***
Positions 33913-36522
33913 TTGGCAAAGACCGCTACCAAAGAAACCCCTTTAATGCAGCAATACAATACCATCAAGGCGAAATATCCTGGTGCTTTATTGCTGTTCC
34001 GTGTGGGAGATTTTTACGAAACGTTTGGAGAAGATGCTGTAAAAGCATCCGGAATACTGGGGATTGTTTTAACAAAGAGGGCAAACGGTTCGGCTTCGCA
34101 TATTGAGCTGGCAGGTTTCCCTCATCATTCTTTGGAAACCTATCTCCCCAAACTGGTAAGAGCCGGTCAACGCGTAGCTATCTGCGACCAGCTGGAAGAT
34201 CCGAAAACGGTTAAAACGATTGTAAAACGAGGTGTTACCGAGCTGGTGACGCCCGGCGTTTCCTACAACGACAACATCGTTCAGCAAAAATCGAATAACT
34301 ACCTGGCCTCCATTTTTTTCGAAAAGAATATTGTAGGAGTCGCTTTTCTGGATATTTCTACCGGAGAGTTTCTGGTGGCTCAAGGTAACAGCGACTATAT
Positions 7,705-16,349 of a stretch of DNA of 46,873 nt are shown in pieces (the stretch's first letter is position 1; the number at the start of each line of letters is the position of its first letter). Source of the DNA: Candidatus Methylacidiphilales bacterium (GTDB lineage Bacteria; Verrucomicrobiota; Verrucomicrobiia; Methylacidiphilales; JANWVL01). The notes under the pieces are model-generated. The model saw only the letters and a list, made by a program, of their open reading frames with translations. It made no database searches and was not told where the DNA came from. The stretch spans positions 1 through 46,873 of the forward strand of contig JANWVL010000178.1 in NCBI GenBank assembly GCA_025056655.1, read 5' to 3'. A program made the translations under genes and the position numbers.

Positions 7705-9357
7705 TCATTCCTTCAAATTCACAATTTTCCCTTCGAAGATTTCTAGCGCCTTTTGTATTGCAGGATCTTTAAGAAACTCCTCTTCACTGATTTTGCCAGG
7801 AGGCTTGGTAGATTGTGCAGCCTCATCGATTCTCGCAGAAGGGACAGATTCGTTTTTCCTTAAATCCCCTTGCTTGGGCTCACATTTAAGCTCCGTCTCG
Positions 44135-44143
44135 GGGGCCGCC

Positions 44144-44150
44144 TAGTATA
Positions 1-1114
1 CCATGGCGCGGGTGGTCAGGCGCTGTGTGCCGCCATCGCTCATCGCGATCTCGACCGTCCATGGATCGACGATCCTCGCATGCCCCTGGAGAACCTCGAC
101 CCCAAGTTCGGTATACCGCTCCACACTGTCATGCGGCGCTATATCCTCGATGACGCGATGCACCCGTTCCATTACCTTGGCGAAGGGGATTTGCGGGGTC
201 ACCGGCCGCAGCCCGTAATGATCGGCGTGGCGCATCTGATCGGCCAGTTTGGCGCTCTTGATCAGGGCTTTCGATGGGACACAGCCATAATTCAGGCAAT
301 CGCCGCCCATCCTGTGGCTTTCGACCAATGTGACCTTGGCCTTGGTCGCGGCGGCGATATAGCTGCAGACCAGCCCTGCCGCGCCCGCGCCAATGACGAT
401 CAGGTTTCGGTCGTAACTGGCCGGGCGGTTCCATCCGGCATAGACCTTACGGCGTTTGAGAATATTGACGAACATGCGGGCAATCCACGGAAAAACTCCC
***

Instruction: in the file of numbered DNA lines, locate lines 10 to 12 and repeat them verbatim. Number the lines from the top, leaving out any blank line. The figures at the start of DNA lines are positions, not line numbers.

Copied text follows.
7801 AGGCTTGGTAGATTGTGCAGCCTCATCGATTCTCGCAGAAGGGACAGATTCGTTTTTCCTTAAATCCCCTTGCTTGGGCTCACATTTAAGCTCCGTCTCG
Positions 44135-44143
44135 GGGGCCGCC